$35 Trillion in Retirement Savings Tells a Tale of Two Economies

Retirement plan balances have never been higher, fresh data from the Investment Company Institute shows, yet many millions of Americans are unable to participate in the growth.

New data published by the Investment Company Institute (ICI) shows total U.S. retirement assets grew to $34.9 trillion as of December 31, which is up 7.5% from the end of the third quarter of the year and up 9.3% overall for last year.

With such strong growth for the year, the ICI reports, retirement assets accounted for a third of all household financial assets in the United States at the end of December. The ICI update shows that assets in individual retirement accounts (IRAs) totaled $12.2 trillion at the end of the fourth quarter of 2020, while defined contribution (DC) plan assets were $9.6 trillion, up 6.8% from September 30.

According to the ICI, government defined benefit (DB) plans—including federal, state and local government plans—held $7.1 trillion in assets as of the end of December, marking a 7.6% increase from the end of September. Private-sector DB plans held $3.4 trillion in assets at the end of the fourth quarter of 2020, while annuity reserves outside of retirement accounts accounted for another
$2.5 trillion.

Such growth figures would have been impressive in a “normal” year for the markets and the U.S. and global economies. But in the context of the ongoing coronavirus pandemic, which has killed well in excess of 500,000 Americans and caused historic surges in unemployment, the figures are even more notable. As various sources have discussed with PLANADVISER, the past year has made doubly clear the fact that the markets and the economy are not one and the same thing.

Furthermore, the past year has also clearly demonstrated just how severe income and overall wealth inequality are in the United States. To be sure, since the global financial crisis of 2007 and 2008, U.S. households in the aggregate have come a long way in strengthening their balance sheets. Yet the distribution of wealth is highly unequal—about as unequal as it has ever been—and research shows not everyone is able to participate in the growth of retirement plan assets.

According to data published by PGIM Fixed Income, each household in the top 1% of the wealth distribution has, on average, $25 million in assets, including nearly $10 million of equities. The next 9% of the distribution holds an average of $3.5 million each, supported by more than $1 million of pension entitlements, including DC and DB plans. In marked contrast, the bottom half of households has only $20,000 of net worth, on average, less than 0.1% of the assets of a household at the top.

For the workplace retirement planning audience, sources say it remains important to highlight the coverage gap that continues to leave many Americans out of the DC and DB plan system. A white paper published last year by Human Interest, a firm providing automated 401(k) plans tailored for small businesses, suggests that just 12% of employers with fewer than 100 employees offer a 401(k) plan to their employees, while only 36% of employers with between 100 and 499 employees do. On the other side of the spectrum, 92% of employers with more than 500 workers provide retirement savings opportunities to their employees.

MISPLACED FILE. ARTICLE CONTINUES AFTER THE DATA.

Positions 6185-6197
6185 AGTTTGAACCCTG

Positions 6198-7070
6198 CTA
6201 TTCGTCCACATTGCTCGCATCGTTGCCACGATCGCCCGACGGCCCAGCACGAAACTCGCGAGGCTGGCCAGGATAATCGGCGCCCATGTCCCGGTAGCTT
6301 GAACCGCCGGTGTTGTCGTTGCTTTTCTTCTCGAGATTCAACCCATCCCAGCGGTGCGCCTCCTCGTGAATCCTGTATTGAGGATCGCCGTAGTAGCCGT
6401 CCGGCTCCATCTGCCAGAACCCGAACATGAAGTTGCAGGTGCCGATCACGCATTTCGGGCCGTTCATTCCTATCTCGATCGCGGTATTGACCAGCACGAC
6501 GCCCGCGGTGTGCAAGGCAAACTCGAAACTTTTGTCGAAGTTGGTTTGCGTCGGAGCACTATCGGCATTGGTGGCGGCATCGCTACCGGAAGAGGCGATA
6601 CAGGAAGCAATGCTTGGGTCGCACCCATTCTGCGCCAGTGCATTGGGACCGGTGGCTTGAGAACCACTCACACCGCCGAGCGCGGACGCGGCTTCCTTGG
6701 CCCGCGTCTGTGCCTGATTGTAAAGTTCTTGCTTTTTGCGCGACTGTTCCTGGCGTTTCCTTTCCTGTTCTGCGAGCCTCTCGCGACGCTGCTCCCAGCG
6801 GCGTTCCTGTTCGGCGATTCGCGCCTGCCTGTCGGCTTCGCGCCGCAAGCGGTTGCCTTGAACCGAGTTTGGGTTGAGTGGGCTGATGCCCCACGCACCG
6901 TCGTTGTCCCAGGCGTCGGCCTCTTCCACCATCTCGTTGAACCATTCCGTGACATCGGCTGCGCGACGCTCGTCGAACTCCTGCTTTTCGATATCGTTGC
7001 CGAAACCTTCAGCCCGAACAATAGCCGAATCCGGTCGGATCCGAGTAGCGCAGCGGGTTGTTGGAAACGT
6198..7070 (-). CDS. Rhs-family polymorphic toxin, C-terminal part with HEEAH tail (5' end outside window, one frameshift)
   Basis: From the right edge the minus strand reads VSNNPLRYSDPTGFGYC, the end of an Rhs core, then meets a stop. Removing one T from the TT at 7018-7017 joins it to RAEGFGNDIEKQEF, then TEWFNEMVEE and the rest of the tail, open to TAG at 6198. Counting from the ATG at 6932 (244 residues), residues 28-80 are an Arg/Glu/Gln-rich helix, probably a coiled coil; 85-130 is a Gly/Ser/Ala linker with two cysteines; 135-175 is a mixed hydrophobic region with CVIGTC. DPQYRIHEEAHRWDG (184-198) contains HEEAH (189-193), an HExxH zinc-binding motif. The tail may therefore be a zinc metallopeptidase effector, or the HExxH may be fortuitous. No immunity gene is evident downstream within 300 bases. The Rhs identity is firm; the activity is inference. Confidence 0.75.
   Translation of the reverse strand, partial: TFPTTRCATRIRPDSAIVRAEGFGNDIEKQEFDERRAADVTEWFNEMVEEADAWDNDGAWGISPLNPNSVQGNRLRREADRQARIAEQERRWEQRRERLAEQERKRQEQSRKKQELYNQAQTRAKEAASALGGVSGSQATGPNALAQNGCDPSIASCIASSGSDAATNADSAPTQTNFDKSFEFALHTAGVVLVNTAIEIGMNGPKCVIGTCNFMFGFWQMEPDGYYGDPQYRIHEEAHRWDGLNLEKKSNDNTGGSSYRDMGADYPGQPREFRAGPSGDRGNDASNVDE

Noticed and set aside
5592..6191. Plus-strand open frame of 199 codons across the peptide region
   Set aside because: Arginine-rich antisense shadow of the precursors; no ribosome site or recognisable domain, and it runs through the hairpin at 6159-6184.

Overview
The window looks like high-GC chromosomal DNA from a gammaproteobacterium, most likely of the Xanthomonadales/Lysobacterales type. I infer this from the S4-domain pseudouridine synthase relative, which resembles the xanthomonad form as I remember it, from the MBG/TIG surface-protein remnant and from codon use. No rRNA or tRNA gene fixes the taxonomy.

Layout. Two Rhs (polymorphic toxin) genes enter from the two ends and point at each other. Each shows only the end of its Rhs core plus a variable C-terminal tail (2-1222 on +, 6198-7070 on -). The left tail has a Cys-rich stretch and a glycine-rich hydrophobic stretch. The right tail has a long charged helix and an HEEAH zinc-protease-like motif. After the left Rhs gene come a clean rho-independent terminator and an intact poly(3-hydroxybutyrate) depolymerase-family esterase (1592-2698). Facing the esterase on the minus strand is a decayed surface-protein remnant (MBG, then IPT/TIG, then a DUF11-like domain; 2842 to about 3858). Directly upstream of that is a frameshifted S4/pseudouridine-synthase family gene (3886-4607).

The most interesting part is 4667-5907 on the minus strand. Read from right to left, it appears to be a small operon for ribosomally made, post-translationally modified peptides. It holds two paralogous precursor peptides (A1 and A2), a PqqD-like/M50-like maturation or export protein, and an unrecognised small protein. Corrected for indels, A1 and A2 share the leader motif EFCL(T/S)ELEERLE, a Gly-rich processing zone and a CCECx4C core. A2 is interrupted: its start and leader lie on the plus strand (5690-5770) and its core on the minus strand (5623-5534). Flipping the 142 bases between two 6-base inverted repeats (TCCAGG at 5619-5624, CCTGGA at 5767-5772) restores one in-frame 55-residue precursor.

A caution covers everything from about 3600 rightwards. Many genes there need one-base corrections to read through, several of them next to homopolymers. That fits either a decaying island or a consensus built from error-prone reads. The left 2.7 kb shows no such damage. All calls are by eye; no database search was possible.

The paper highlights how, heading into the coronavirus pandemic, some 30.7 million small and midsized businesses in this country employed a collective 60 million people, or roughly half the U.S. workforce. While signs of recovery are emerging alongside the nation’s vaccination effort, the paper says the subsequent economic turmoil caused by the pandemic has had a disproportionately large effect on these workers, millions of whom remain furloughed or laid off.

The pandemic has also had a disproportionate impact on women and people of color, as demonstrated by the latest “Retirement Risk Readiness Study” from Allianz Life Insurance Co. Fewer than half of the respondents to the survey who identify as people of color (48%) say they participate in a workplace retirement plan, while 33% have life insurance, 21% have an IRA and 5% own a variable annuity.

According to the Human Interest paper, the 60 million workers in the small-business sector were already at an inherent disadvantage when it comes to saving and investing for the future, and it shows in such statistics as their average net worth.

“The primary cause of this retirement savings gap is a lack of access to financial tools that help people save, especially through work,” says Jeff Schneble, CEO of Human Interest. “People save using a workplace retirement plan, or not at all. Too many employees don’t have access to a retirement savings plan at work.”

The Human Interest analysis says it is a common misconception that people have to earn high salaries before they’re able to take advantage of tax-qualified retirement plans. In fact, when given access to a 401(k) plan, Human Interest finds, people across all salaries are saving for retirement. The firm’s data shows people earning between $30,000 and $40,000 are saving 6.1% of their salary, whereas workers earning between $200,000 and $209,999 are saving 7.7%.